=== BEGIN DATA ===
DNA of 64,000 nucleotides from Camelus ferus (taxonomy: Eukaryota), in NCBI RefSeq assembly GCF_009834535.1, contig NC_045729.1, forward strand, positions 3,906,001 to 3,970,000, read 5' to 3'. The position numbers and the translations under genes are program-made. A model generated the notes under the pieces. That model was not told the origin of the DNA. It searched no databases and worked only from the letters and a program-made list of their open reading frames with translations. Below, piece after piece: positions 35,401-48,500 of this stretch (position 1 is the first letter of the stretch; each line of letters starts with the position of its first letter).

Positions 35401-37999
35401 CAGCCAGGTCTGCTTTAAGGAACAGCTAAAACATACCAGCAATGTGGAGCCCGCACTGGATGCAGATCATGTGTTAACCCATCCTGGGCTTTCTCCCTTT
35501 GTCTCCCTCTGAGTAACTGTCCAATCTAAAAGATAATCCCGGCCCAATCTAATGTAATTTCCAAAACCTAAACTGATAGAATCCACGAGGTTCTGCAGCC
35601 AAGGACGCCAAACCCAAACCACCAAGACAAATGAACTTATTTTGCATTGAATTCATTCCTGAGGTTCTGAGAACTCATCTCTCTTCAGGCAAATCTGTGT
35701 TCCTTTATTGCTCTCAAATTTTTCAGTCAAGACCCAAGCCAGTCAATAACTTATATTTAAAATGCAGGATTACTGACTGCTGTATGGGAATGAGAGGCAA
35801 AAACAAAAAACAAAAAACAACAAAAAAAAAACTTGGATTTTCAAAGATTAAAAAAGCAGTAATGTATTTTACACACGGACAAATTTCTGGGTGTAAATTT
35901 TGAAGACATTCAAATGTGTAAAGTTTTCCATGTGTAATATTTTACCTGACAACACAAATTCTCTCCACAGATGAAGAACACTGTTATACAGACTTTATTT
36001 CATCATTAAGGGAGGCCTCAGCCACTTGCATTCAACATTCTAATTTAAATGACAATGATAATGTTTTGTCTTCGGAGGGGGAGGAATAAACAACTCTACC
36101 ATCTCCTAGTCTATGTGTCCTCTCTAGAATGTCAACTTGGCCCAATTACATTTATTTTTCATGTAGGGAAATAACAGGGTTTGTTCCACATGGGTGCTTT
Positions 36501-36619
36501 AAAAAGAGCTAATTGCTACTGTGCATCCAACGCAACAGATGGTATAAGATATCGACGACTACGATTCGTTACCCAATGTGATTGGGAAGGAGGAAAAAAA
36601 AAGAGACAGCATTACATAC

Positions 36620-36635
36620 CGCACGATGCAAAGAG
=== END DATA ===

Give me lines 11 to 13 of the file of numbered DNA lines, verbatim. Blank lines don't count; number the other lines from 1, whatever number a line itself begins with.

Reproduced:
Positions 36501-36619
36501 AAAAAGAGCTAATTGCTACTGTGCATCCAACGCAACAGATGGTATAAGATATCGACGACTACGATTCGTTACCCAATGTGATTGGGAAGGAGGAAAAAAA
36601 AAGAGACAGCATTACATAC